Questions about the things that drop us into unfathomable
I don’t claim to understand love. Romantic love begins the same for lovers who stay together six weeks or sixty years. At the initial encounter, the brain places an order for appetizers of estrogen and testosterone. We all know what that does to us. If the mind holds interest, the brain moves on to the main course—a hefty platter of adrenalin, dopamine, and serotonin. We dig in. We can’t think about anything else. If the mind decides to stick around long enough for dessert, the brain serves up a little oxytocin topped with a dollop of vasopressin. These hormones are released…well…think about the point in the meal when you eat dessert.
Is it all just a chemical reaction in the brain designed to propagate the species? And why is it that most of these delicious concoctions of the brain grow cold and stale?
Parental love is a different kind. Science still claims a role in the bonding of parent and child. Chemicals release in both newborn and new mother. As well, fathers bond with their offspring. More hormones for the proliferation of the species? While this relationship type appears less dependent on chemicals, its glue seems to hold even tighter than romantic love. But sometimes it does let go.
Jesus said there was no greater love than for a man to lay down his life for a friend. Science gives little insight into the brain’s participation in this kind of love, except to assure its root is survival of the human race. But what drives it?
These three love types give insight into the most mysterious kind of love. Both the realization of the love of God and the desire to express love to God are met with no firm systematic explanation. A determinate science may have the brain dishing out hormones. It may relate a heartfelt belief system to a more successful age in human history, or claim a poorly motivated God obsession brought the destruction of a society. But it cannot explain God love.
Back to that love between two people who catch fire in each other’s presence: As for the fire that burns out quickly, no further explanation is needed. Love didn’t stand a chance. But what about the old couple still holding hands and whispering things that would make a hormone-driven young romancer blush? When the love grows old, and the lovers grow old, why do they still love each other?
If nothing equals the deep bond of parental love, how can it fail? What causes a mother to abuse her baby? Or a father to murder his children?
What’s so important about the love for a friend? Not everyone would sacrifice themselves to save others, but many would. Is their capacity for love greater? Or do they have more brain fluid driving them? Why did Jesus say what He did? He was speaking to his friends. And He was about to deliver Himself over to Death for their sakes. They wouldn’t believe it, even though He told them.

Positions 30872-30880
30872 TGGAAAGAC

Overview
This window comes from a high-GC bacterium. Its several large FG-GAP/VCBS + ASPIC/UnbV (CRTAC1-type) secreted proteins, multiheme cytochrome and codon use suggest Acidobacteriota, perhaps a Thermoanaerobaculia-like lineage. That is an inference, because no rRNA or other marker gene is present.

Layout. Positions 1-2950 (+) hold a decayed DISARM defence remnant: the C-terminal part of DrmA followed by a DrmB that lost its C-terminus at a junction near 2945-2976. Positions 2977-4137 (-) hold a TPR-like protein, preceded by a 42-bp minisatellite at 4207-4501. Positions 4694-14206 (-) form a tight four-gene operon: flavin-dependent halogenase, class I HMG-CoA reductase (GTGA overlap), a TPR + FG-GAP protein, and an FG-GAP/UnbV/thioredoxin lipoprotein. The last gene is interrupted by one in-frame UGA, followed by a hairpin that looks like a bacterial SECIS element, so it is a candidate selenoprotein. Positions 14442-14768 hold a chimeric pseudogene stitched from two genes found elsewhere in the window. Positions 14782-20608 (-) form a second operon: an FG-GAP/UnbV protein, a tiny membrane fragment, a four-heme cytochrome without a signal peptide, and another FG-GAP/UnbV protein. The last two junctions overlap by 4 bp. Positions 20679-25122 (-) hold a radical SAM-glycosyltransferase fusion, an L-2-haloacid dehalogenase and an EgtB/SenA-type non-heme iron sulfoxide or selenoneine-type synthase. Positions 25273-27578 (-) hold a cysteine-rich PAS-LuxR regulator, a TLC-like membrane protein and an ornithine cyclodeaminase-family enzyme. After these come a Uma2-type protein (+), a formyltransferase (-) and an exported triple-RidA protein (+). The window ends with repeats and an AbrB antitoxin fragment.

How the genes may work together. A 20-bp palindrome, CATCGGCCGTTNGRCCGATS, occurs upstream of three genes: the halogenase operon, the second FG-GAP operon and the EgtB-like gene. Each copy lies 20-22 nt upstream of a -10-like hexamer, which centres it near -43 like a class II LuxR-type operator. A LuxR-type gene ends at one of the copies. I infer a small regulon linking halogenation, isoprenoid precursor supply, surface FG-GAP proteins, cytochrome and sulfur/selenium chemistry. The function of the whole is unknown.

Which brings me back to the love of God. We wouldn’t know He loves us—wouldn’t even know that He is—if He didn't tell us. But He did, and does, tell us. He tells us in the chemicals our brains produce. His purpose for the romance-inspiring stuff that flows inside us is to teach us about His love. The couples who keep on loving paint a picture of Christ’s love for His Church. The parent/child bond gives another sign of God’s love for us, and our dependence on Him. When we love those around us, we see a representation of Christ’s greater love for all mankind.
But what about the failures? What about mere lust that leaves destruction in its wake? Parental love that turns to terror? Love for a friend that’s so easily forgotten? Why, if love illustrates the story of the human race, does it get so messed up?
We’ve painted over it, colored it with fallible science, called it what it isn’t. Broken it into pieces. The world isn’t often appreciative of the beauty of true love, and we’re part of the messed up world. Even the redeemed wait entangled by sin until their story is over. Our eyes can’t see the thing for what it is. But God offers clues for discovering the bounty of His love.
For me, the beguiling love for my husband is clue number one. Then, the resilient love for my children. And third, the call to give myself away. At times I struggle like an earth-bound sinner with all of them, especially the last one. But even my unwillingness to lay down my life paints a picture. It shows me the stark contrast between God’s perfect love and my practice of it.
It might seem the first two clues would unravel the secrets of love, but it’s the third—the one too hard for me—that offers the greater sign. Jesus not only laid down His life for His friends, but for His enemies. I was His enemy. Now, I’m His friend. And that’s love. I can hold to it. I can delight in it. But I can’t explain it completely because love, for now, remains a mystery. A glorious…discovery-of-a-lifetime…mystery.